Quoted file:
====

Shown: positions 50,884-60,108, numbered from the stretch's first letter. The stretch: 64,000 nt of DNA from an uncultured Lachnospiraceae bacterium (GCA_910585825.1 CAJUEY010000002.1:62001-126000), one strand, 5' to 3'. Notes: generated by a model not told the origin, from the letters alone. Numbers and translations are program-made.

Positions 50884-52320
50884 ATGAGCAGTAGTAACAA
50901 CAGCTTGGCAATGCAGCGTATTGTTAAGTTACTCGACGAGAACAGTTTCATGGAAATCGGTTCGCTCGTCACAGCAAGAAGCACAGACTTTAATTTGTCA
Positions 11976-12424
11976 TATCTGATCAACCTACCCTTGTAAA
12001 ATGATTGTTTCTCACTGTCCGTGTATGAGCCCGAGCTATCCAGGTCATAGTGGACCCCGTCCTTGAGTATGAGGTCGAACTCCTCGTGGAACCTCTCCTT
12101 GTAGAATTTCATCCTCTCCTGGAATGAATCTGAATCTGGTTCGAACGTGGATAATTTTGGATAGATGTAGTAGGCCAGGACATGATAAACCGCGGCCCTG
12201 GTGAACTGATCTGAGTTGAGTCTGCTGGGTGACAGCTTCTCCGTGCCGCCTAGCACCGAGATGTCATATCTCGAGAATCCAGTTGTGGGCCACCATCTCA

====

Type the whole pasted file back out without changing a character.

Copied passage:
Shown: positions 50,884-60,108, numbered from the stretch's first letter. The stretch: 64,000 nt of DNA from an uncultured Lachnospiraceae bacterium (GCA_910585825.1 CAJUEY010000002.1:62001-126000), one strand, 5' to 3'. Notes: generated by a model not told the origin, from the letters alone. Numbers and translations are program-made.

Positions 50884-52320
50884 ATGAGCAGTAGTAACAA
50901 CAGCTTGGCAATGCAGCGTATTGTTAAGTTACTCGACGAGAACAGTTTCATGGAAATCGGTTCGCTCGTCACAGCAAGAAGCACAGACTTTAATTTGTCA
Positions 11976-12424
11976 TATCTGATCAACCTACCCTTGTAAA
12001 ATGATTGTTTCTCACTGTCCGTGTATGAGCCCGAGCTATCCAGGTCATAGTGGACCCCGTCCTTGAGTATGAGGTCGAACTCCTCGTGGAACCTCTCCTT
12101 GTAGAATTTCATCCTCTCCTGGAATGAATCTGAATCTGGTTCGAACGTGGATAATTTTGGATAGATGTAGTAGGCCAGGACATGATAAACCGCGGCCCTG
12201 GTGAACTGATCTGAGTTGAGTCTGCTGGGTGACAGCTTCTCCGTGCCGCCTAGCACCGAGATGTCATATCTCGAGAATCCAGTTGTGGGCCACCATCTCA